The Post 9/11 Doubt

A Heartbreaking Work of Staggering Evil by Nick Mamatas : Neil Gaiman's oeuvre, and the genre of horror/fantasy in general, is typically looked down upon as unsophisticated or childish, and the past decade saw a marked decrease in the Horror genre's relevance.
"9-11 resembled cheap, lazy fiction, and because it did, it made it strange for writers to decide what is valid artistically."
Horror was beginning to find new voices and new readers even before the attacks on the WTC, but now, after a initial period of doubt, there appears to be a renewed interest in the genre... "The everyday twisted horribly awry is, of course, the state of the nation post-9-11." Will Horror become popular again because it evokes fear of the magnitude we all felt on September 11? Time will tell. [thanks BJ]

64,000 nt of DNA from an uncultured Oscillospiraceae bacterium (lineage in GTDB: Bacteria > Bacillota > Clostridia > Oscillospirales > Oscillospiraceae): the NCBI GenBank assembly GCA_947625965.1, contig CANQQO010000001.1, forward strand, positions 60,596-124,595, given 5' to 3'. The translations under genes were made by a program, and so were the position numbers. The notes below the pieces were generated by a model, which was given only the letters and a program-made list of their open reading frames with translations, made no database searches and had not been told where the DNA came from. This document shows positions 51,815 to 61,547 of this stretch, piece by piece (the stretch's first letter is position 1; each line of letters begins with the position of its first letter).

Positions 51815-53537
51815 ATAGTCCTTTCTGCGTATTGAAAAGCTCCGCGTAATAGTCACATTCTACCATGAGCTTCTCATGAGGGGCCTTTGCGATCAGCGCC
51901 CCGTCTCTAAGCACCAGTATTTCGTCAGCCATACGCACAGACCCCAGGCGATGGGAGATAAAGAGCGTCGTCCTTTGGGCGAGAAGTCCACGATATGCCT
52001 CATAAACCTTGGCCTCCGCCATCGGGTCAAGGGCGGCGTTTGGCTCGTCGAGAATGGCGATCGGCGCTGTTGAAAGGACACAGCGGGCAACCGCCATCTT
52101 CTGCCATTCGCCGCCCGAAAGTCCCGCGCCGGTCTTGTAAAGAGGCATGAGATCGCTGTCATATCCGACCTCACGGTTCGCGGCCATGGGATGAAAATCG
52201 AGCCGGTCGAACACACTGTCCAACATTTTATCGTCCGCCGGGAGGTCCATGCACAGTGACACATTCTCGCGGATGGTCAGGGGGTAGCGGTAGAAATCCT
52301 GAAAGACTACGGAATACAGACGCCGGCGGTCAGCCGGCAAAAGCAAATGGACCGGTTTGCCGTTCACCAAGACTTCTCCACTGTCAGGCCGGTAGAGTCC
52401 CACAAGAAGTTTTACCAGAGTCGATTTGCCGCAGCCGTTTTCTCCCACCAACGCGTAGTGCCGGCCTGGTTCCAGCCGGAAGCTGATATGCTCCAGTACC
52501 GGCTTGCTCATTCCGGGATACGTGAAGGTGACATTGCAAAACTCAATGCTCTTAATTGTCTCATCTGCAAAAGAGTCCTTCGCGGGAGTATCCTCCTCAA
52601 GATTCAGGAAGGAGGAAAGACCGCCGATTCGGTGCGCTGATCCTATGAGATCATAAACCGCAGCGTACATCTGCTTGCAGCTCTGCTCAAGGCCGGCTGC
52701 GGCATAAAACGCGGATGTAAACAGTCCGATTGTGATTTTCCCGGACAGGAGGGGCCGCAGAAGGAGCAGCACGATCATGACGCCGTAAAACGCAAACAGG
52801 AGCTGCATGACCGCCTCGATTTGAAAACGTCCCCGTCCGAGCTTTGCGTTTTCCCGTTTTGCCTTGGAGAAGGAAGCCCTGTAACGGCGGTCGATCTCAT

Just to rewind a bit, I think the period of doubt mentioned above is a very important phenomenon, and I can see it happening all over the place. My very own weblog here, for instance, is a good example. I had posted fairly regularly up until September, focusing mainly on Film and various interesting articles on culture and whatnot, but after 9/11 my posting dropped off sharply and has been irregular ever since. The reason for this, I think, was because I felt that there were more important things in life than my stupid blog. It just seemed so futile. There are certainly other factors, personal and professional, that also contributed to the dropoff, but I also think I needed to re-examine my goals here. My post 9/11 entries were scarce, and they began to lean more towards politics, as I became determined to keep up on current events. But I didn't want to become a warblogger (I still don't), and this limited my ability to post because I didn't want every entry to be about the latest bullet flying over in the Middle East. So I'm hoping that I can live up to the demands of My Shifting Paradigm...